The plight of bass has also ignited a conflict between the recreational and commercial fishing sectors, with both groups determined that the other should shoulder their share of the restrictions on fishing for this species. While anglers have not had bass fishing banned they have seen the fact that they can only fish for bass on a catch and release basis for six months of 2016 and 2017 and for most of 2018 as a Draconian measure, relative to the small number of bass that anglers retain. Commercial fishermen, of course, will use the familiar argument that they are fishing for bass for a living and not a hobby and therefore should have the priority to catch this species.
It will take time before we see if the European Union’s restrictions and regulations on bass fishing for both commercial and recreational fishermen have been enough, and in the coming years it is certain that any further restrictions will always be controversial.
This article will be updated as more information on bass stocks and fishing comes to light.
- Sea Bass Stocks Fall to Their Lowest in 20 Years – The Guardian, 18/9/2013.
- Europe is Wiping Out its Seabass Population, Thanks in Part to Trendy Chefs – Quartz, 19/9/2013.
- Sea Bass: The Superstar of the Seas – The Independent, 18/3/2008.
- Our scientific programme on bass and other fish: a personal perspective by Michel Kaise – Bangor University Fisheries and Conservation Group.
- Protecting Sea Bass – European Commission.
- EU ban on bass fishing to protect species from collapse – Western Morning News, 19/1/2015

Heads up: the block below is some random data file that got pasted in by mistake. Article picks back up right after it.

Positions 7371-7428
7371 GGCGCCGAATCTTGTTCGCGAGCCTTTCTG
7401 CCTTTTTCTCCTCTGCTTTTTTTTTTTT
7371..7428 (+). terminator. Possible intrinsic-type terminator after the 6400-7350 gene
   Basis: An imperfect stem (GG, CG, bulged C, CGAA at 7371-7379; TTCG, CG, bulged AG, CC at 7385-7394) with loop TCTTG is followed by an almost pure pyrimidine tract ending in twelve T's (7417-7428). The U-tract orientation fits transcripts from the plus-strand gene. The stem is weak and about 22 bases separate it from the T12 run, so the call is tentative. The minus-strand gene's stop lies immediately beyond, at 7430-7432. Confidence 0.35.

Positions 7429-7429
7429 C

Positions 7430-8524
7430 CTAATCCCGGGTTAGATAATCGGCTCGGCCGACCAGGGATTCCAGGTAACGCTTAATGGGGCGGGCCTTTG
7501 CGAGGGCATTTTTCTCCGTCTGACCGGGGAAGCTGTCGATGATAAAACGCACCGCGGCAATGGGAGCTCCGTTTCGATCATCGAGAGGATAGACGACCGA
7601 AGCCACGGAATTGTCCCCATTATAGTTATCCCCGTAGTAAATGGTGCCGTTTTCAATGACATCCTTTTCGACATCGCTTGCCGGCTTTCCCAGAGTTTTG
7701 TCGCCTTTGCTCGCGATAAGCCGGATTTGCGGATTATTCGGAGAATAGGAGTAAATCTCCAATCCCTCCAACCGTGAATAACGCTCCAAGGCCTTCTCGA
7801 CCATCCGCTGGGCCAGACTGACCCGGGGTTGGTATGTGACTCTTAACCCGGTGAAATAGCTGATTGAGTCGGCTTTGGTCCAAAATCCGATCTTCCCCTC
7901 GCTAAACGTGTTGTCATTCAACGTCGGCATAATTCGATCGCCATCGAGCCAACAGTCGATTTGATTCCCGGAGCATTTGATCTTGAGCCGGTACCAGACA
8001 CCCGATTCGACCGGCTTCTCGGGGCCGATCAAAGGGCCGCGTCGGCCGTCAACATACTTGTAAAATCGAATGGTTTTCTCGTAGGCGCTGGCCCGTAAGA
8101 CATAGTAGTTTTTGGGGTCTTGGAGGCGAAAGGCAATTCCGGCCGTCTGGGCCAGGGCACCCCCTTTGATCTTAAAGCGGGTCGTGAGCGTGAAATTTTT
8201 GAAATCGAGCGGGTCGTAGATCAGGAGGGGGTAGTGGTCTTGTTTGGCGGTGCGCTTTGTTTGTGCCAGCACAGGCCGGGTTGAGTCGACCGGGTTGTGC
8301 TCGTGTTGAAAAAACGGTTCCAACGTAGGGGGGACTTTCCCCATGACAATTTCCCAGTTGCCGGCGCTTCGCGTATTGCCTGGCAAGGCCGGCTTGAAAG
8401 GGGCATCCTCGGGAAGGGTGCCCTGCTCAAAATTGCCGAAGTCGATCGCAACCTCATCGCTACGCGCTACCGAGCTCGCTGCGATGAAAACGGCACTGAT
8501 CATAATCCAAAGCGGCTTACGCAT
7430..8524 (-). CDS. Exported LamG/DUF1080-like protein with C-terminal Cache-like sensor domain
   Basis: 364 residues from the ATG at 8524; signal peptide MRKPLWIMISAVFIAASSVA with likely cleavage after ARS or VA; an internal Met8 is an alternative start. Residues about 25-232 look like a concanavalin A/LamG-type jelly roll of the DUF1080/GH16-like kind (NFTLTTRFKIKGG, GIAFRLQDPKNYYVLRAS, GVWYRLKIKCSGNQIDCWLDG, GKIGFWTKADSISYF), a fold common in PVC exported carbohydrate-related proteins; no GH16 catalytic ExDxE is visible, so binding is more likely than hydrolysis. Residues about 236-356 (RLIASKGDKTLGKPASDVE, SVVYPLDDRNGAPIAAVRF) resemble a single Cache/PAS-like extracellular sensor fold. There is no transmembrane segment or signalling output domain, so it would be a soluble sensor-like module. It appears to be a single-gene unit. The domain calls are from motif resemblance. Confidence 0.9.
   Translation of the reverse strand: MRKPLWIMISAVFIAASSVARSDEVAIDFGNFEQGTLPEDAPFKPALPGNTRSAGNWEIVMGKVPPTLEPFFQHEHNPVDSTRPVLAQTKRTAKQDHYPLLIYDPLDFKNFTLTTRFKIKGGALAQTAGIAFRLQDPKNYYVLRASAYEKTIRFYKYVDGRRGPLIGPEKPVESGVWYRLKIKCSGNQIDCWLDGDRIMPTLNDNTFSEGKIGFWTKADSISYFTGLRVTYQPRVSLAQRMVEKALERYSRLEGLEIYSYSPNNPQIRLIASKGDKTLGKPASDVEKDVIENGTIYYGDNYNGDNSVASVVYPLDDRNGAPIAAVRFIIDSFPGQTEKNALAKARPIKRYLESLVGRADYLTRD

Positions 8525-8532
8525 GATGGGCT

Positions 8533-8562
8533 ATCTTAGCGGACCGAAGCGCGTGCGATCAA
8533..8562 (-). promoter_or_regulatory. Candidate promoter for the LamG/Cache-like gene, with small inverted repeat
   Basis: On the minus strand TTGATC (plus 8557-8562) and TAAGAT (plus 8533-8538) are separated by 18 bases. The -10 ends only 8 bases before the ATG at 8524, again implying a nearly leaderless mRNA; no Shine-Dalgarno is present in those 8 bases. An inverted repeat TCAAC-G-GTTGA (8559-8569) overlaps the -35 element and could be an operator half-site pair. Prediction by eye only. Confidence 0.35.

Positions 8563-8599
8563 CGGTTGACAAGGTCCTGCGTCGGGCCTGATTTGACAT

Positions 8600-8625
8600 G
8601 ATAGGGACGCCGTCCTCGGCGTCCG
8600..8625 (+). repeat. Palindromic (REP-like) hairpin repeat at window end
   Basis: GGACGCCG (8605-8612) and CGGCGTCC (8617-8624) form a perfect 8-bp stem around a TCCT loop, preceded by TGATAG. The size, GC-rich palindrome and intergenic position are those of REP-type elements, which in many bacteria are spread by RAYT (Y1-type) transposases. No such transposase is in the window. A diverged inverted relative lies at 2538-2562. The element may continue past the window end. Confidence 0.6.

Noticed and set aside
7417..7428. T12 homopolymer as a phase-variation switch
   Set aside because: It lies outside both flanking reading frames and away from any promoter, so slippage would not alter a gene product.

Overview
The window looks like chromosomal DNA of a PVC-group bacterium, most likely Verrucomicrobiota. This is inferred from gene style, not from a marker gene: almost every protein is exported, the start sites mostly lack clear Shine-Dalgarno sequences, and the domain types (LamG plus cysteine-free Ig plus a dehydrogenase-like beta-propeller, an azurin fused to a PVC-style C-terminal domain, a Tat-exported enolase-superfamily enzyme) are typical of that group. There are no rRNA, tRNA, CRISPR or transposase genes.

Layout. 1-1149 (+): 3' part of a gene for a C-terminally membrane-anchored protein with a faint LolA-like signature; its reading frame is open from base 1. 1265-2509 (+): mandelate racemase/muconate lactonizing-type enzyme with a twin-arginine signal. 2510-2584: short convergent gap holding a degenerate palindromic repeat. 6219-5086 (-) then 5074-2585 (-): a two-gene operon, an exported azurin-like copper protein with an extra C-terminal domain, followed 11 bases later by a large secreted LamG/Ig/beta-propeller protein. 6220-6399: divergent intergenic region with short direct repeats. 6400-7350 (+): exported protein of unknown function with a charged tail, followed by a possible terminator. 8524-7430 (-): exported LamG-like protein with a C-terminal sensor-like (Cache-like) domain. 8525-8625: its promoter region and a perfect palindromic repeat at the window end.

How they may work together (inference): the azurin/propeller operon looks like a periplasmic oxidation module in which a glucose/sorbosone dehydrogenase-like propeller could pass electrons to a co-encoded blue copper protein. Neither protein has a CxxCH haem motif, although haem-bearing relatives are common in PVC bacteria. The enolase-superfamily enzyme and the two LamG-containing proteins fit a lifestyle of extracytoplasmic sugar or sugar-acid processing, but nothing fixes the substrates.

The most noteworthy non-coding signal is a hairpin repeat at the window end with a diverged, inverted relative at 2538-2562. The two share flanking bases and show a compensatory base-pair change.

- Dead Dolphins Delivered to French Government – Greenpeace, 17/5/2005.
- The Most Significant Change in Sea Angling History – fishingtails.co.uk, 3/9/2015
- New commercial and recreational fishing restrictions for Bass in 2016 – gov.uk, 30/12/2015.
- Bass Fishing: Catch limits, closures and minimum size – gov.uk, 3/2/2016.
- EU raises minimum size of northern sea bass for better protection of the stocks – European Commission, 2/7/2015
- Fishing Minister Accused of ‘Shameful Conservation Con Trick’ Over Bass Stocks – Angling Trust, 17/12/2015.
- Anglers ‘Disgusted’ by New EU Sea Bass Laws – Rye and Battle Observer, 7/1/2016
- Recreational Sea Bass Fishing – publications.parliament.uk, 11/2/2016
- Tackling the Threat Posed by Unlicenced Fishing – NFFO, 13/04/2016
- Brexit: David Cameron to Quit After UK Votes to Leave the EU – BBC News, 24/6/2016.
- Sea Bass Shortage Could Bring Complete Fishing Ban in 2017 – The Daily Telegraph, 1/7/2016
- Bass Conservation Measures NFFO Position Paper June 2015 – 4/6/2016
- Angling Trust And BASS Statement On ICES Advice On Bass For 2017 – Bass Anglers’ Sportfishing Society
- Brexit Won’t Bring Back the Bass – Williams, C. britishseafishing.co.uk
- Pledge to Boycott Sales of Seabass Caught in the Wild is Launched – Fish2Fork.com, 13/10/2016.
- Sea Bass Q&A, available at www.consilium.europa.eu/en/press/press-releases/2016/…/qa-sea-bass-dec-2016_pdf/
- Bass: Ban on Gill Net Fisheries “Misguided and Harmful” – NFFO, 29/11/2016
- December Council Outcomes – NFFO, 15/12/2016
Anglers Demand ‘Fairer Deal’ on Sea Bass Catches – Plymouth Herald, 19/11/2016.
- English and Welsh Governments Told to Stop Misrepresenting New Measures to Protect Seabass – The Angling Trust, 13/1/17.
- Bass Rules Clarified by Westminster and Cardiff, The Angling Trust, 1/7/17.
- Anglers Told to Throw Back Sea Bass In Drive to Protect Fish Stocks, The Times, 13/12/2017.
- Council Agreement on 2018 Fishing Quotas in the Atlantic and North Sea, Europa.eu, 13/12/2017.
- You and Yours, BBC Radio 4, 15/12/2017
- Fishermen ‘Have Been Forced to Throw £120k of Dead Fish Back in the Sea in a Week’ Plymouth Herald, 13/12/2017.
- Changes to Recreational Bass Restrictions from 1 October, Gov.uk, 28/9/2018.